A number of years ago, when I was an editor on the national desk of The Washington Post, I had the privilege of spending a month as the journalist-in-residence at Duke University’s public policy institute. I remember an occasion when a professor asked me to sit in on his seminar, and respond to students’ questions, many of which were related to how The Post had covered–or not covered–important stories of that time. I remember fielding a question from a student who argued that our failure to cover a particular story adequately obviously revealed the existence of a conspiracy (whether it was a liberal media conspiracy or a fascist media conspiracy, I can no longer remember.) But I remember laughing and saying something to the effect of, “No, actually, we just screwed up.”
Two weeks ago I delivered a speech about my book that was recorded by a professional video crew at a venue where they had filmed before. If all went well, the speech was to be broadcast on a national cable channel. Last weekend, the speech was slotted on the network’s schedule on its Website. Two days later, when I prepared to share this happy news with family and friends around the country, I double-checked the listing. It had disappeared. Further inquiry brought back the word that when checked, the video turned out to be unusable.
Now, looking at the list of authors whose videos weren’t messed up, it would be easy to develop a conspiracy theory to explain this episode. I could allow myself to imagine that an over-zealous producer with a particular point of view didn’t like my message, and pulled the plug. Or that a recently divorced audio technician just decided to flip a switch in the wrong direction because on that particular night he was mad at all women. But that presumes that someone thinks I’m important enough that the plug is worth pulling.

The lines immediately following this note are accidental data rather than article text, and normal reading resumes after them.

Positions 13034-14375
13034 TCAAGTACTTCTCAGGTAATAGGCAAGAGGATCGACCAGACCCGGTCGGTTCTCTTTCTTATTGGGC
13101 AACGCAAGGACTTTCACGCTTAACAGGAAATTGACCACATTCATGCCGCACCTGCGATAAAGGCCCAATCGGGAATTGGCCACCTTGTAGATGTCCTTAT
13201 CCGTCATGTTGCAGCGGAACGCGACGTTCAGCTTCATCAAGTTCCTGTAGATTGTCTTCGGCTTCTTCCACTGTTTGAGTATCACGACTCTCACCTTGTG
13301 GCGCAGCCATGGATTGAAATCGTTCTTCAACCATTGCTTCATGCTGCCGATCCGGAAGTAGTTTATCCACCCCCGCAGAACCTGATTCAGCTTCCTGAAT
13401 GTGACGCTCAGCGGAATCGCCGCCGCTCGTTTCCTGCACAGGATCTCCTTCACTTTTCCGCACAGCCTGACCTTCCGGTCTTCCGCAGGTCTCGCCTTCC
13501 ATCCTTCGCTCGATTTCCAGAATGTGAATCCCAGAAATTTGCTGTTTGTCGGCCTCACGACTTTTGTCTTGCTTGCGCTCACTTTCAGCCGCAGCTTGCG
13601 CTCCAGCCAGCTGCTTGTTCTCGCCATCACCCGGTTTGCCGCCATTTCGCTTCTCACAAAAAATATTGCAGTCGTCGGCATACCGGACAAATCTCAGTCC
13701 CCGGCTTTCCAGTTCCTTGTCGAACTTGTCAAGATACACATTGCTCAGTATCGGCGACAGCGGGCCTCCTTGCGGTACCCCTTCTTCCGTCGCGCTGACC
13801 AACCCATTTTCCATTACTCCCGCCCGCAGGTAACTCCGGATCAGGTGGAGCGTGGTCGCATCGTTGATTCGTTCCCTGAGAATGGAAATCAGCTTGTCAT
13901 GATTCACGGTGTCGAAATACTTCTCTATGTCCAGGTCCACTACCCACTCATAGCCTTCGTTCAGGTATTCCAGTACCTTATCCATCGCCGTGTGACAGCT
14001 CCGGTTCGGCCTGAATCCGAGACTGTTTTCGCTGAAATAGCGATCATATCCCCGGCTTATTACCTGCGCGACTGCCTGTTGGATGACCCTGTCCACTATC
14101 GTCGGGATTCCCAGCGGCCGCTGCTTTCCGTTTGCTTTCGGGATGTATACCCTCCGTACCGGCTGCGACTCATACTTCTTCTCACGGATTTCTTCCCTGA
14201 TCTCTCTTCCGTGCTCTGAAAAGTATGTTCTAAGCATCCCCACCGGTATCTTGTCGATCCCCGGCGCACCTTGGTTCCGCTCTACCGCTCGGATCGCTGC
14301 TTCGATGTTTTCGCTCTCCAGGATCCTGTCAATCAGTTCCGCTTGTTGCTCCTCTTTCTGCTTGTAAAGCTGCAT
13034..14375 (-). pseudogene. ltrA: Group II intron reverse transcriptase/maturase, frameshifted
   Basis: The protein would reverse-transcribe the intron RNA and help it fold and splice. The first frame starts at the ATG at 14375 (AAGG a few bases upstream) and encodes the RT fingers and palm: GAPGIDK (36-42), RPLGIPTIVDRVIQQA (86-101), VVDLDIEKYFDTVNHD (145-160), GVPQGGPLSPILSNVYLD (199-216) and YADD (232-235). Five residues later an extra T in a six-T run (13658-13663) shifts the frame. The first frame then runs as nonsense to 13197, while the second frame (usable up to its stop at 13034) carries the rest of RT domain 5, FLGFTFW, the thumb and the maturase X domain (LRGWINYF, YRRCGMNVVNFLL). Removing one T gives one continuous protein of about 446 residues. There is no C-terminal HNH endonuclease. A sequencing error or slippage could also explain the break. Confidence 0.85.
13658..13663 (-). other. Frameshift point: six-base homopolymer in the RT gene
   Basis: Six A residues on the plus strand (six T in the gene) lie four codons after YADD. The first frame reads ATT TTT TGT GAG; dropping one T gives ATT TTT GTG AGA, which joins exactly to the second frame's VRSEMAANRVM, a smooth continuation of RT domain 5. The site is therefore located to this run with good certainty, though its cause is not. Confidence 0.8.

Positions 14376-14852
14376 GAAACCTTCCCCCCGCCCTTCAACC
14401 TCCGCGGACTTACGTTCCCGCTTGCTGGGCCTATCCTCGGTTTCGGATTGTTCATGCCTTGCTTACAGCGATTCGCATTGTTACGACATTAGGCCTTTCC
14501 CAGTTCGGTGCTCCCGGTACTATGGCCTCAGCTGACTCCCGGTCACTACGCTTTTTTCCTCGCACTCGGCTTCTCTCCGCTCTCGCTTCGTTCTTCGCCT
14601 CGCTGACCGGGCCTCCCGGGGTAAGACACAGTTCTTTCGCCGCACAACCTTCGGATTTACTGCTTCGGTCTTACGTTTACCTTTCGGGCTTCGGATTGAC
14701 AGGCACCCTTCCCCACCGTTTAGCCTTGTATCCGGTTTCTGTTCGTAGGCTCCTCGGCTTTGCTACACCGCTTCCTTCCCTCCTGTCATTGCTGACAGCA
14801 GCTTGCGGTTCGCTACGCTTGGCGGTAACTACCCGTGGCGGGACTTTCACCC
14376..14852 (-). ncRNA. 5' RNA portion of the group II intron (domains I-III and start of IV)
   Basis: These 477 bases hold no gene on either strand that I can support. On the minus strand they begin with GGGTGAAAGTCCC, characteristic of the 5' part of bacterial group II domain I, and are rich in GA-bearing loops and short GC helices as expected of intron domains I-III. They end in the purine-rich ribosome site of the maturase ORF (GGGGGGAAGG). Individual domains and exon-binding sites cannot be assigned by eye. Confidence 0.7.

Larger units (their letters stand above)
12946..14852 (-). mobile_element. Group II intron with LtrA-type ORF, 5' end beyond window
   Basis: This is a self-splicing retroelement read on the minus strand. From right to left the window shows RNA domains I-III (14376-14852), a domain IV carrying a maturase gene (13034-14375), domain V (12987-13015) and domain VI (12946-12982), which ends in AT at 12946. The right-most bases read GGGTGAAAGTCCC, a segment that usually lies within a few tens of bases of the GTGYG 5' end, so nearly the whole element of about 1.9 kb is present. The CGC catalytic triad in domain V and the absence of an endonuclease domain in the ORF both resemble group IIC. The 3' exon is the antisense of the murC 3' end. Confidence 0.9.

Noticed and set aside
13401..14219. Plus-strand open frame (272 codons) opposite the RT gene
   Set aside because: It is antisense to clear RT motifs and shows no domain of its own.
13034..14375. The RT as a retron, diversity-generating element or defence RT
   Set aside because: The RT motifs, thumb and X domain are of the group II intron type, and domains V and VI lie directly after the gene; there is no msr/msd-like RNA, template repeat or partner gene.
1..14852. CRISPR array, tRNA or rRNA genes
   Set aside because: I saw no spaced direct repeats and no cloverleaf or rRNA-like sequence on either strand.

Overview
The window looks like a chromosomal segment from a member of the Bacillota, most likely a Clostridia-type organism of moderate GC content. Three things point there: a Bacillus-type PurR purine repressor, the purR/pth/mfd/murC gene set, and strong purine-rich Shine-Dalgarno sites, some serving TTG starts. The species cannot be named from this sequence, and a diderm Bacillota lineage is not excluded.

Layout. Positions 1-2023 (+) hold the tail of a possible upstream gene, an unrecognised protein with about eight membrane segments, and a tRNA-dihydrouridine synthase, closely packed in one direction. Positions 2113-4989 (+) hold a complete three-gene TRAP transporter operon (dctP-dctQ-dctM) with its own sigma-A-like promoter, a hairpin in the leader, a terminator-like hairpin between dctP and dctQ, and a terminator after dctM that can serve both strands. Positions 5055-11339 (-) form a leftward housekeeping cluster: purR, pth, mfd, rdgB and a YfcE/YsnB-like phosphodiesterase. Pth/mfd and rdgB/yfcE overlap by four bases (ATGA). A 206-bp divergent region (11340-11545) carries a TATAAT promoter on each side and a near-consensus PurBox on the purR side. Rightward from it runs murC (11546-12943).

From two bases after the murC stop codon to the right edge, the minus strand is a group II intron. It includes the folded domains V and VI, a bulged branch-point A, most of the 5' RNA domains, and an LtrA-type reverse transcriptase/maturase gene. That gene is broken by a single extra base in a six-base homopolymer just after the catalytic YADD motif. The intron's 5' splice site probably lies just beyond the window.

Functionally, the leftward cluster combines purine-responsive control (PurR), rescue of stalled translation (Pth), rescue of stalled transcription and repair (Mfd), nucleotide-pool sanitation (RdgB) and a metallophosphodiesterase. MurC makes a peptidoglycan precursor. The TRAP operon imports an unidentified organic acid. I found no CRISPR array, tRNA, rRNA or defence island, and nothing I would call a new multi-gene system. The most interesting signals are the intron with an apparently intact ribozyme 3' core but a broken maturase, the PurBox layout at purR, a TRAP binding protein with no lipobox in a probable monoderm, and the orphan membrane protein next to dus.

No, I don’t think that’s the case. I think somebody screwed up. Simple as that.
But it’s easy to fall back on conspiracy theories when we are mad or frustrated or can’t understand why the world isn’t turning out the way we want it to. At her most cynical moments, Elly Peterson believed that conservative operatives in President Gerald Ford’s 1976 presidential campaign deliberately tried to throw his race because they really wanted Ronald Reagan to be elected president four years later. She saw conspiracies where the reality was more likely simply campaign chaos and incompetence. And considering that Ford came back from a 33-percentage-point deficit before the Republican National Convention to lose one of the tightest races of the 20th century, I’d argue that the “conspirators” failed pretty miserably.
So I’m prepared to accept that my lost video was a screw-up. And I hope I will get another chance to record a speech.
But if it happens a second time. . . .